Sure you can report on a bunch of stuff. Don’t assume that you already know what your business model should be. but you can only really excel at one. she was able to establish a solid foundation. 3. you can reach a smaller market with less investment. Your core market is way smaller than you think. technology or service. the more focused – and therefore effective – your messages become. All of them are important. Consider the limitations of your company structure and keep regulatory requirements in mind as you scale. The more focused your market. Know these 3-6 measures by heart. and your primary competitors. She had been trying to do too many things with the business. By focusing on the profitable jobs for Beauty in Bloom and deploying resources for maximum return. and measure them objectively every week. Sarah realized that her original business plan had been too ambitious and unfocused. as a quick reference guide. In short. 2. Takeaways There are various lessons that can be gleaned from our first chapter. You can refer back to these takeaways here or in “chapter 13 – a Summary”. Choose which one and you already know more about your business. Remember. your reach. Never lose sight of your target customers. Your company can only really focus on price. New Rules: Running Your Business from the Cloud Page 6 of 58 . Consider the business model that best fits your company. Three to six measures define your entire business. it’s where you are a major player. It’s better to be a big fish in a small pond. For example. 4. Every business should start with the same questions raised in this chapter before considering the part that software and technology tools can play.competition and focus on providing a better service than her closest rivals in the wedding space. but most of it won’t be the difference between success and failure. benchmark against your competitors. and overheads had crept up as a result. 1. time to collect is only important to a cash-intensive business. Something as simple as the question “Who are you?” set Beauty in Bloom on the path to success.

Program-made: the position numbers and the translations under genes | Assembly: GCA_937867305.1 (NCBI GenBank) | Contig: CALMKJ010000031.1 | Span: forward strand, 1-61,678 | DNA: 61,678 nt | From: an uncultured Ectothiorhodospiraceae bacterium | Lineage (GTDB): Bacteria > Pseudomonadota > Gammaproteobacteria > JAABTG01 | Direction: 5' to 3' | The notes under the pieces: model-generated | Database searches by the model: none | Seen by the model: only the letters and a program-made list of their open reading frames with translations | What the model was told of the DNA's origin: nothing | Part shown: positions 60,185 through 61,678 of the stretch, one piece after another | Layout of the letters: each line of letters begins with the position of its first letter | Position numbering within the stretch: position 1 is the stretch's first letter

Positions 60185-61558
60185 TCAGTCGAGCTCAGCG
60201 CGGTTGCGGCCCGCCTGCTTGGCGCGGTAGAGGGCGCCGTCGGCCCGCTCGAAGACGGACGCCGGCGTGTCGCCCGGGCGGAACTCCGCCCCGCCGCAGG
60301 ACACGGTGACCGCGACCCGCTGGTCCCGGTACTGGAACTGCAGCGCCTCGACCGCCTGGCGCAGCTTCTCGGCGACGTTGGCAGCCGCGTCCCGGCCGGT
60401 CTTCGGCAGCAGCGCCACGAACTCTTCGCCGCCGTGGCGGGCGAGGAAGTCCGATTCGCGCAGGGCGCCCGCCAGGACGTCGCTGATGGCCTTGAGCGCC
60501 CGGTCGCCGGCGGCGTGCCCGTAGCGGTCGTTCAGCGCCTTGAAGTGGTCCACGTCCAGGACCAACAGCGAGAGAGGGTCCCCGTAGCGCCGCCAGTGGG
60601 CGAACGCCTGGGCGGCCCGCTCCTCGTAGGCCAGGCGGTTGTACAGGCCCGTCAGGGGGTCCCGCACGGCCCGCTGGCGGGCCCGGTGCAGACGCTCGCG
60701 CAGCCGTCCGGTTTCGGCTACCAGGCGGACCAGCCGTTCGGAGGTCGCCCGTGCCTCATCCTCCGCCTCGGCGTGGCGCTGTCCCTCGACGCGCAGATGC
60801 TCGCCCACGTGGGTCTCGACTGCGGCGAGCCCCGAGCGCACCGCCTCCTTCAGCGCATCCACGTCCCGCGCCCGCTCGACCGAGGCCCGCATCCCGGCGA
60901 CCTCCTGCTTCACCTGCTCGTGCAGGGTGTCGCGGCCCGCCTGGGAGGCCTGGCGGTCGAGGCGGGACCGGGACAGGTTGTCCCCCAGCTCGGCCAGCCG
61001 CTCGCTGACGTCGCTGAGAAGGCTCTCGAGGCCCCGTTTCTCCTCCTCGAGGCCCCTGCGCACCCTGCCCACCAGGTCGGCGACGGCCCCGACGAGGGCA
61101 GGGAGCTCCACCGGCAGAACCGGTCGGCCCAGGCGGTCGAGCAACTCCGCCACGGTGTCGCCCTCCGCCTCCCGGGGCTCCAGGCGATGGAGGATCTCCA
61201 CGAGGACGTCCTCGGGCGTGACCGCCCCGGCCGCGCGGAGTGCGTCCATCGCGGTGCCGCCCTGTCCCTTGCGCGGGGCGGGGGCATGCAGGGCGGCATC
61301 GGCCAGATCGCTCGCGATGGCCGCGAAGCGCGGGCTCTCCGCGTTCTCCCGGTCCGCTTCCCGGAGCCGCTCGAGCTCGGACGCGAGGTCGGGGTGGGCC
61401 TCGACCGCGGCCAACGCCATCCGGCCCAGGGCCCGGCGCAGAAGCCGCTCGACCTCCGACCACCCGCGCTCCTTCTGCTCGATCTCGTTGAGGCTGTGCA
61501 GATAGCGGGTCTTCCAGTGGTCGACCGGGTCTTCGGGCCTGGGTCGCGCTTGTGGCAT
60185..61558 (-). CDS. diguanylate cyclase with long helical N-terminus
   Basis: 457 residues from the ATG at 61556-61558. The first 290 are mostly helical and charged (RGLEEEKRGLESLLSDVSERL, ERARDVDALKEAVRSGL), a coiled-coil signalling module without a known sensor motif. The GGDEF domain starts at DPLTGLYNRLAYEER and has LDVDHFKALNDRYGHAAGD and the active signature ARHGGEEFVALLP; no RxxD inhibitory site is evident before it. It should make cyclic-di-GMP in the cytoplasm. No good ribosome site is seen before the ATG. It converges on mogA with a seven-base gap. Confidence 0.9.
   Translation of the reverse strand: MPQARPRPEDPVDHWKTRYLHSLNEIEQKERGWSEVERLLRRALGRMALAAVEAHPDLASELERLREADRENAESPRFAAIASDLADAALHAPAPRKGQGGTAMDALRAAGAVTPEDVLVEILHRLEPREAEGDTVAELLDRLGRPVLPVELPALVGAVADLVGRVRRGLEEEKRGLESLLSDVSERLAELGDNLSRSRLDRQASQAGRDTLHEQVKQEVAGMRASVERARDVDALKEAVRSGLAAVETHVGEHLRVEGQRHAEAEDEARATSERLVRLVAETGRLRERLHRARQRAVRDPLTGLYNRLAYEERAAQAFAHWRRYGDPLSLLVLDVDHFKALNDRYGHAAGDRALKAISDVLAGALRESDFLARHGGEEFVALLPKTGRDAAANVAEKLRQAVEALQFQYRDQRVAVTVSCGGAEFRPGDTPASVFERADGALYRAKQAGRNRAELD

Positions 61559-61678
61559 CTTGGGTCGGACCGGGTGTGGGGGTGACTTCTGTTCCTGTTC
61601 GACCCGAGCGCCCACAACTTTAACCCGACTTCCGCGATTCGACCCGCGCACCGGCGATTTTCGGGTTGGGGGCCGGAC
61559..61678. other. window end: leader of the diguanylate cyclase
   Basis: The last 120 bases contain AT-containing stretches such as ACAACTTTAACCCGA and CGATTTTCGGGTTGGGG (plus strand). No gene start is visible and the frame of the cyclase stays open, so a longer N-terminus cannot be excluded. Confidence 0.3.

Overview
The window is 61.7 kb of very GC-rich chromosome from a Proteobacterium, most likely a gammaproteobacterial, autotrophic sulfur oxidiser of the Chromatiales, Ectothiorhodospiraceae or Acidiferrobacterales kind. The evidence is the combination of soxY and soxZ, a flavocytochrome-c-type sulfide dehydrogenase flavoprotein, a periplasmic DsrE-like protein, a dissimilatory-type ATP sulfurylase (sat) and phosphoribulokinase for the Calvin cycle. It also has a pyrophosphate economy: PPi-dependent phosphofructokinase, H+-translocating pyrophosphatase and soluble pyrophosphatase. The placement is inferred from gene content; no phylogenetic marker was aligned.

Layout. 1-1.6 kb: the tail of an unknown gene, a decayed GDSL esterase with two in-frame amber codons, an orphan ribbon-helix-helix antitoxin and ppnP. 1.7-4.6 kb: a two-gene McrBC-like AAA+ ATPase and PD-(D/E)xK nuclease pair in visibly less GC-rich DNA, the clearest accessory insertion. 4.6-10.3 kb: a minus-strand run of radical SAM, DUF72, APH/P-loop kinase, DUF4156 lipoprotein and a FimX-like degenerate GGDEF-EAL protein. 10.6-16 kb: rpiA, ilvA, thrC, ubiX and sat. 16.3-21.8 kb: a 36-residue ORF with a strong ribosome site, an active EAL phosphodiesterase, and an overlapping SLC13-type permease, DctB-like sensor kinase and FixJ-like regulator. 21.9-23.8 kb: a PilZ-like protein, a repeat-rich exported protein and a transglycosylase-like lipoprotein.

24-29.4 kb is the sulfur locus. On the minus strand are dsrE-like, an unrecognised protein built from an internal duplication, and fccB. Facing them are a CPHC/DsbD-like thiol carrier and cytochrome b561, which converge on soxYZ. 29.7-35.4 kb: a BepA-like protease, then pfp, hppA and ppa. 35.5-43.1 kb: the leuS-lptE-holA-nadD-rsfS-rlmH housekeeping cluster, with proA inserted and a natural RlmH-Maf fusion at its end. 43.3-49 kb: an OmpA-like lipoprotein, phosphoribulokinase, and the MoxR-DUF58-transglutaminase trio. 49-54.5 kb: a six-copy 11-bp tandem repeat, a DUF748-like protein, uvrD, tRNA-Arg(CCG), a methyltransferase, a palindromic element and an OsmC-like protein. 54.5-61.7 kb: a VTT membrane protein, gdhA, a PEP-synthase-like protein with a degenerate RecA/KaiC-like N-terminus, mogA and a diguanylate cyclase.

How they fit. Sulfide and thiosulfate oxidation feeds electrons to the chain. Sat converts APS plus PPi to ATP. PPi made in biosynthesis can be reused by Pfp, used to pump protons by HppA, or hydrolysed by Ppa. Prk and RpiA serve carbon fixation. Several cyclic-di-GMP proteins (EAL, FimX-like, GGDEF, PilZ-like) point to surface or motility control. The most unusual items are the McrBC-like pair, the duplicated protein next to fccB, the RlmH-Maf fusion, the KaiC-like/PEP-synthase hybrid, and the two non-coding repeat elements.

customers. She thought through the complete process of a typical wedding job for Beauty in Bloom from start to finish and picked out the pertinent data points that any software should be able to track. and even suppliers to ensure that you have a firm grasp of the big picture. with Megan who ran one of her branches. Before you assess potential software vendors it is worth including a couple of spoiler requirements. The last thing she wanted was to forget something really important for her business and end up with a management tool that didn’t do the job. You may want to consider hiring a consultant. Jennifer.Chapter 2 – Defining Requirements: What do you Really Need? Now that you have considered what your business is really about. Sarah had a list of Beauty in Bloom’s key requirements. These are bogus demands designed to test their honesty and find out if they are just saying “yes” to everything. She gave each of them a copy of the list and asked them to New Rules: Running Your Business from the Cloud Page 7 of 58 . and with her trusted delivery driver. Streamline your requirements as much as possible. Spoiler requirements can prove invaluable in finding the right partner. By assigning a score of 1 to 5 to each requirement. You don’t want to charge them with creating the requirements document for your approval because you’ll probably end up with a heavy report that you and your potential vendors will find too long to read. Establishing what you need versus what you would like is a vital exercise. and also try to skip the obscure requirements that you don’t really need. Creating a useful set of requirements is all about balance. First of all Sarah shared her list with her staff. Here’s how Sarah defined Beauty in Bloom’s requirements. Once she had a long list in front her Sarah began the process of scoring. and identified key performance metrics. Several cups of coffee later. It is a good idea to weight or score your requirements. She also tried hard to avoid including generic software features like “password controlled access to the system”. but she was still agonizing over specific scores. She was anxious about missing anything that would come back to bite her later. it’s time to think about your software requirements for business management tools. so including it in the requirements checklist would be overkill. The last thing you want is to end up with a huge requirements document packed with thousands of entries. she was able to see her business’ core demands. She shared the list with her operations manager Rob. It was time to get a second opinion. You need to gather the thoughts of relevant staff. Scoring the right requirements To start with Sarah sat down with a cup of coffee and tried to write down all of the requirements she could think of. She was careful to consider the level of detail required for each entry. No vendor would offer a software solution without this. where 5 denoted an absolutely essential requirement and 1 denoted a wish that would be fulfilled in an ideal world. To say that the business management tools would have to be able to handle financial information was too vague. but it’s best to use them as a sounding board and a second pair of eyes on your work. Carefully consider the level of detail you need to stipulate. defined your business model. Ideally you’ll end up with 25 or so core requirements and you certainly shouldn’t have more than 75. It is very easy to get carried away at this stage. but stipulating two decimal places for money fields was too detailed. Don’t undertake this task in isolation. Don’t concern yourself with standard features that every vendor will provide.